“For example, one issue raised was — if you were a family of five, and you get a 1,200 sq ft apartment, it would be too cramped. You want a place where the kids can have their tuition or do their homework without being distracted by someone watching TV. You need an extension to your home,” Lau elaborated. “To mitigate this, the project has come up with a 20,000 sq ft common space with private areas for those seeking their ‘me’ time.”

Besides a sky pool and other facilities, the space on Levels 41 and 42 will be equipped with co-working and family areas.

“We really looked at the needs of the families, like during the pandemic, we want space because we are at home for so long. In fact, during the Movement Control Order period, we were pushed to make the product better. We made a lot of improvements through our own experiences of being confined at home. Is it a strong Wi-Fi connection? Is it more space? All these thoughts were put into the project,” Lau highlighted.

He said the team also asked for feedback from the staff in ParkCity if they would want to live there and they said yes.

“These are the customers we are creating the home for and these are the attributes they are looking for in a home. There is a lot of personal feeling to it because it says it is me who wants to live here,” said Lau.

When Au asked if it was a difficult decision for the group to launch the project at a time like this, Lau said that they had deliberated over the project for the past year or so.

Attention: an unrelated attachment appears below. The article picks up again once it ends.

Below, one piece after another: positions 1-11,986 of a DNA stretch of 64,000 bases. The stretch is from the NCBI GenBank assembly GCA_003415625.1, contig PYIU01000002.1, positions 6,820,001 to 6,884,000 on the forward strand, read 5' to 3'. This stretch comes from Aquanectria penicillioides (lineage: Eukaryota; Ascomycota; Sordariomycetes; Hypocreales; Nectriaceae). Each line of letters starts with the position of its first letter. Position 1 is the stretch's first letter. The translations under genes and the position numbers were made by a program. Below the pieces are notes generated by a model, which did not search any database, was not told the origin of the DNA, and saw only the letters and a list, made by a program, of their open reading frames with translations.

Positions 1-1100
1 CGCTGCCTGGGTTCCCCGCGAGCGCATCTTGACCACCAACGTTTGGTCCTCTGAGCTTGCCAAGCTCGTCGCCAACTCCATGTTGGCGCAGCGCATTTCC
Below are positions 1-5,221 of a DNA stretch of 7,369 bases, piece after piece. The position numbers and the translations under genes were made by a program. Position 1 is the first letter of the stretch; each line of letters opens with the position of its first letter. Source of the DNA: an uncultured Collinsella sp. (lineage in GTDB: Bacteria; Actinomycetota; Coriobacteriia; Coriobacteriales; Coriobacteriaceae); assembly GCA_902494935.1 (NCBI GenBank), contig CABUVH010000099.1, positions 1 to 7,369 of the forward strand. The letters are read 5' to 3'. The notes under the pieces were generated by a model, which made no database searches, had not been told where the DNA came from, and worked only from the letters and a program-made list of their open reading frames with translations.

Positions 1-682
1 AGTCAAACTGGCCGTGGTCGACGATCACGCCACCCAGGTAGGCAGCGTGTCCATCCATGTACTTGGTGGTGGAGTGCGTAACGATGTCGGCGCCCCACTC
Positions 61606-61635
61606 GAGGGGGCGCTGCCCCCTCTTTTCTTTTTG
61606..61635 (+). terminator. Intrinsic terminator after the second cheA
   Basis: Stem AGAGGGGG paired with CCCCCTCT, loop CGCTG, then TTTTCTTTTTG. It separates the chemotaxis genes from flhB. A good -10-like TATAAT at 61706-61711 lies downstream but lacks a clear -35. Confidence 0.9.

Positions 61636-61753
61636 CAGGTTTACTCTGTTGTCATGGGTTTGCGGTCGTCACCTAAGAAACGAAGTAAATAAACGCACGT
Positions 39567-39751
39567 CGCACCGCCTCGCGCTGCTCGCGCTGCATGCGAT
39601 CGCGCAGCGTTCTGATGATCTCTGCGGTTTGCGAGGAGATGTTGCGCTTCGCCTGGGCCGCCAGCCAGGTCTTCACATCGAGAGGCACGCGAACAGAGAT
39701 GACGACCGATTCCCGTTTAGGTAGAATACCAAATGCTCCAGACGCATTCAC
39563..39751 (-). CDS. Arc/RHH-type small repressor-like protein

“Come March with the MCO, there were a lot of discussions made. We noted the project must be well-priced to interest customers. Not only that, the entire component and the whole development must be looked at in totality. It was yes or no, yes or no, before we finally said let’s go for it and look at it positively. Life goes on,” Lau chuckled.

Park Regent vs ParkPlace

Park Regent by the Water (Park Regent) was launched at the end of July last year in the township, offering 505 luxury condominium units spread over two towers. One month after its launch, it achieved an 80% take-up rate. Today, the project is 89% sold.

The units come in six design layouts with built-ups ranging from 872 sq ft to 3,500 sq ft. The average selling price psf is RM1,100. Park Regent is jointly developed by Singapore’s CapitaLand and ParkCity.

“Some of our customers who were looking at ParkPlace ended up buying Park Regent. It really depends on the type of customers and what they are looking for,” said Lau.

Nevertheless, Lau said Park Place was the first condominium launch to hit the all-time record-high take-up rate of over 86% in one weekend.

Would ParkPlace have done better if it wasn’t for the pandemic and the SOPs (standard operating procedures) one must adhere to during the priority sales?

“I must admit we would have gone to the market [with the product] much earlier if it was not for the pandemic. Would it have been any different? It is difficult to say. But what we know is that this product will sell. We have really looked into the details and addressed the needs of the homebuyers today. We put ourselves into that living situation. It’s not just the brick and mortar. Would it have sold better? Hard question, I don’t have a crystal ball,” Lau laughed.

Is it still about location, location, location?

With the ongoing physical distancing practice, many have opted to work, study and stay at home. As such, do homes still need to be close to workplaces, since less commuting is needed? Is location still the most crucial factor when it comes to buying a home?

To Lau, he believes things would go back to how it used to be at some point in time, but he stressed that the pandemic has highlighted the importance of living in an environment that is safe, comfortable and secure.

“Besides location, homebuyers are looking at other factors such as open spaces, walkability in the development, green spaces, etc. It is very difficult to be confined in a 1,000 or 1,200 sq ft space for six months without being able to walk outside. We need it.